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William Douglas Home
Georgina Ratnatunga in association with Neil McPherson for the Finborough Theatre
Finborough Theatre

Portraits production photo

Whilst for many theatres 2011 heralded the opportunity to celebrate the centenaries of theatrical heavyweights Rattigan and Tennessee Williams, the Finborough, with its focus on new work and rediscoveries, decided to turn its attention elsewhere and commemorate fifty years since the death of respected portrait artist Augustus John.

Set over sixteen years, Portraits paints a picture of John's latter life leading up to his death in 1960. From artist at the top of his game to slurred old drunk, William Douglas Home's play depicts the demise of a Great through the sittings of three prominent subjects.

The themes of destruction, decay and loss run through and link each of the portraits in progress. When painting General Bernard Montgomery, John feels for the young colonel accompanying his master. A beautiful figure, John longs to paint him, but knowing the brutality of war, he has already started to mourn the young man knowing that he'll never see his next leave.

As well as loss having affected John's partner Dorelia, it also heavily affected fellow artist Matthew Smith. So bereft was he by the loss of his sons in the war that he gave up painting, only to be tempted back to it by some encouragement and a portrait pact from John. But, as Portraits reveals, as Smith took up his paintbrush once more, John started to take up another cause...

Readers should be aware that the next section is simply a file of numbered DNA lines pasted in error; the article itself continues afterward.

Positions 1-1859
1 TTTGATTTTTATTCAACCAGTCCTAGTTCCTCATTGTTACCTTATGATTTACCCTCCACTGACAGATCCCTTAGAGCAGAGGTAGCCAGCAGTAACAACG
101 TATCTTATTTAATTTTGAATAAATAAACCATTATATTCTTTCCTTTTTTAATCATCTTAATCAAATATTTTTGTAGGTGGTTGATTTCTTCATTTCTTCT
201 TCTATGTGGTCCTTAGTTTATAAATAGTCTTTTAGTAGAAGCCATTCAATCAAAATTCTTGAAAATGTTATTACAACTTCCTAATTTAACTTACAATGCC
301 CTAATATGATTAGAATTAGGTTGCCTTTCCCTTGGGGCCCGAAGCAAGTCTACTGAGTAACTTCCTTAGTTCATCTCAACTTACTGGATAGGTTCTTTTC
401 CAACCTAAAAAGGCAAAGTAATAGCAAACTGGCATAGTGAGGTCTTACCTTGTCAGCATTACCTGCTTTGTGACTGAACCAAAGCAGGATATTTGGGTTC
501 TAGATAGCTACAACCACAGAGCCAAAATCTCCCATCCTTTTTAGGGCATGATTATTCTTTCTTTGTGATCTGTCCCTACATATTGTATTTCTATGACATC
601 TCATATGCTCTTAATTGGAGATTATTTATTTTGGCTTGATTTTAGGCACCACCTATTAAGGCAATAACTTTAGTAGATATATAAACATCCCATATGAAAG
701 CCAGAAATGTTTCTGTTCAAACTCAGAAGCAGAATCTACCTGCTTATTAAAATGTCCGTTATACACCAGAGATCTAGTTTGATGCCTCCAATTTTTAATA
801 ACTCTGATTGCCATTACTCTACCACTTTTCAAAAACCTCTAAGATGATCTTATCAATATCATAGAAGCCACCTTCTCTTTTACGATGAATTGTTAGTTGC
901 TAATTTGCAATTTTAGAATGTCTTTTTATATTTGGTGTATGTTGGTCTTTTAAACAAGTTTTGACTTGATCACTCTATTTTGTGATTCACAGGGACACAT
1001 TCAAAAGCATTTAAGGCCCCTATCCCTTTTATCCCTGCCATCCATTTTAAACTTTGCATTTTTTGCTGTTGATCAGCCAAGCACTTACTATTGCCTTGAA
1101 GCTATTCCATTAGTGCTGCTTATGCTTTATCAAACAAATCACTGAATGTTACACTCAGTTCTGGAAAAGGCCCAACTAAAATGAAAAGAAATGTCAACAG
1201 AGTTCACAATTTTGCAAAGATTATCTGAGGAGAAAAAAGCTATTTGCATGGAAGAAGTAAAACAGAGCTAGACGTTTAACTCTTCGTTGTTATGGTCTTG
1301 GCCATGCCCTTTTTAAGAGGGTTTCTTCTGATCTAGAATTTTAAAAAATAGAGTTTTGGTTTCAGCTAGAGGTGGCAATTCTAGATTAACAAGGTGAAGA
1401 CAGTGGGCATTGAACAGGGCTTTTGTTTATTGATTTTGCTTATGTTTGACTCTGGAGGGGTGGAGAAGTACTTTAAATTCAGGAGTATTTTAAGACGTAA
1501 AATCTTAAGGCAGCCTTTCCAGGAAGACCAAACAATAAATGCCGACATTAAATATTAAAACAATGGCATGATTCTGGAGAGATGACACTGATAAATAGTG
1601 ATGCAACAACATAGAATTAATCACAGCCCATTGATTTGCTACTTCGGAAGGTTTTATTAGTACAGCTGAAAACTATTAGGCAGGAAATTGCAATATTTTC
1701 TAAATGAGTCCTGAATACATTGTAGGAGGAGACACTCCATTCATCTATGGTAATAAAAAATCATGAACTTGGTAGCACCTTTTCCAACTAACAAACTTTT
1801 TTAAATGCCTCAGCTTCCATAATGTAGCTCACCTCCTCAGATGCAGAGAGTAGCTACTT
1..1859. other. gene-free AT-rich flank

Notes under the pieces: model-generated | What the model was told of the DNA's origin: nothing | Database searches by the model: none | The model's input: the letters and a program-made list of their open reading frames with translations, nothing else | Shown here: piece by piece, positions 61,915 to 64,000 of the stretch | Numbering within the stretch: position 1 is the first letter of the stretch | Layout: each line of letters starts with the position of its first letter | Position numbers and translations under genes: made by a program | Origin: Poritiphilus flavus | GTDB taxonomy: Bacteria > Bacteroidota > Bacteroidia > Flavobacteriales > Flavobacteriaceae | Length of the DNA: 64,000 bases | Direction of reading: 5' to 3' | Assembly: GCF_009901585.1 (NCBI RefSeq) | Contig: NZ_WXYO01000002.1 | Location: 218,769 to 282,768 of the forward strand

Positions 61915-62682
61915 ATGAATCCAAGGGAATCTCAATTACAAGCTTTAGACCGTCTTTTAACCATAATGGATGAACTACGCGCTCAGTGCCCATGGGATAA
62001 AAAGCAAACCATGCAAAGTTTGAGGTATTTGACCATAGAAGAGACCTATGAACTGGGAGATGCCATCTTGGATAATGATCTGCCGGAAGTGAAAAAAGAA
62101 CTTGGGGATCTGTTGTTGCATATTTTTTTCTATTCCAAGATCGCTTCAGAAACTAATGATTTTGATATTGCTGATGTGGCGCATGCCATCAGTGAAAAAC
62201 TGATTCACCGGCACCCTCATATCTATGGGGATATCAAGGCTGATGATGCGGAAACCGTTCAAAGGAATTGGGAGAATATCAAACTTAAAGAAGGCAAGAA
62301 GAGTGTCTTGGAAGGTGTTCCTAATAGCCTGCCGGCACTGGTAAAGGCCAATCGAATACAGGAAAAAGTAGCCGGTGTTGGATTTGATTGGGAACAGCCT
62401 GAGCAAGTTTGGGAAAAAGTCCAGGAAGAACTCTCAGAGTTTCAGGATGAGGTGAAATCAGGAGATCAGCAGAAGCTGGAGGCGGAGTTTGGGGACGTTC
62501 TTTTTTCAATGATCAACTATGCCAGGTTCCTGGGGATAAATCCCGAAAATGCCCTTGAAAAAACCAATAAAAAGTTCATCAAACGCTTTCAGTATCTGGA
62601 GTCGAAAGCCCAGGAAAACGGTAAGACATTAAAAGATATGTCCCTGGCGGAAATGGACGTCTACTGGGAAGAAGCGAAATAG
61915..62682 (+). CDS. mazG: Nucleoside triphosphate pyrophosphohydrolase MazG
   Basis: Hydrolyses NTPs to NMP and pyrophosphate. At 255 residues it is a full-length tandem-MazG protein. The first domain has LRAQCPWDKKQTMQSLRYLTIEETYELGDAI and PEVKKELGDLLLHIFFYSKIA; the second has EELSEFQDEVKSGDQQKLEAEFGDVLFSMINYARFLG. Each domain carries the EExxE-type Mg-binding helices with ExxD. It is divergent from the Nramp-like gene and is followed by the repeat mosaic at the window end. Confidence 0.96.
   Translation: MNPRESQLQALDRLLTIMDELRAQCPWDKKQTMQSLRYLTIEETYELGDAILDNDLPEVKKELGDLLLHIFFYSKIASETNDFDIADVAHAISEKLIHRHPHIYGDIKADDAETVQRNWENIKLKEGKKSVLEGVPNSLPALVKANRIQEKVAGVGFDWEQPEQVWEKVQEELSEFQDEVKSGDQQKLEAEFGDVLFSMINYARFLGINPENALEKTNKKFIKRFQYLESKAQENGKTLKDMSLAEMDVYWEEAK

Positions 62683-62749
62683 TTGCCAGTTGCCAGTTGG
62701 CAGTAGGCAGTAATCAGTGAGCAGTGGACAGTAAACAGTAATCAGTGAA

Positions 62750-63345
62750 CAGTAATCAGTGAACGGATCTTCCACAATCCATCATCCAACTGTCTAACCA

John was disgusted at the abomination of war and its careless destruction. If war continued, he argues in the piece, there would be nothing left to paint. In a serious of sittings with Cecil Beaton, John reveals why he joined the campaign for nuclear disarmament, channelling his passion into protest as his faith in his own work started to wane.

It seems only fitting that a show about one of Britain's greatest artists should be directed by someone with artistry knowledge himself. In his first role as director at the Finborough, resident designer Alex Marker, who also designs, evokes a cavern of creativity in John's studio. Just as in portrait painting, each scene is a well crafted character study with subtle direction assisting, but not distracting the actors from communicating these well known figures of the past to their audience in the intimate surroundings of the Finborough.

In the title role, Peter Marinker gives a superb performance as the bohemian artist, known as 'Gus' to his friends. Charming, yet hot-headed, caring, yet quarrelsome, Marinker effortlessly portrays the physical demise of a once sprightly man turned ailing pensioner with a simple change of gait and posture.

Kristin Milward's Dorelia too is a lesson in the art of acting. There is great tenderness between Milward and Marinker in the role of lovers and their cattish arguments come across even more biting knowing that underneath it all the two characters depend on each other for survival.

As Montgomery, Smith and Beaton, Hayward Morse manages to differentiate each role well and there is strong support from Matt Barber as the young Guards' Colonel Joe. Douglas Home's text is extremely witty and touching at times and each of the five strong cast deliver it honestly, with David Gooderson's somewhat leprechaun-inspired George Bernard Shaw adding to the piece's irresistible charm.

It is astounding to think that Portraits has not been produced professionally since 1987. The Finborough's outstanding production is not only a fitting celebration of Augustus John's life and work, but also that of William Douglas Home, who died nearly twenty years ago. A place for new writing and rediscoveries, the Finborough has found and created yet another masterpiece.

"Portraits" plays Sundays and Mondays until 22nd August 2011.


Reviewer: Simon Sladen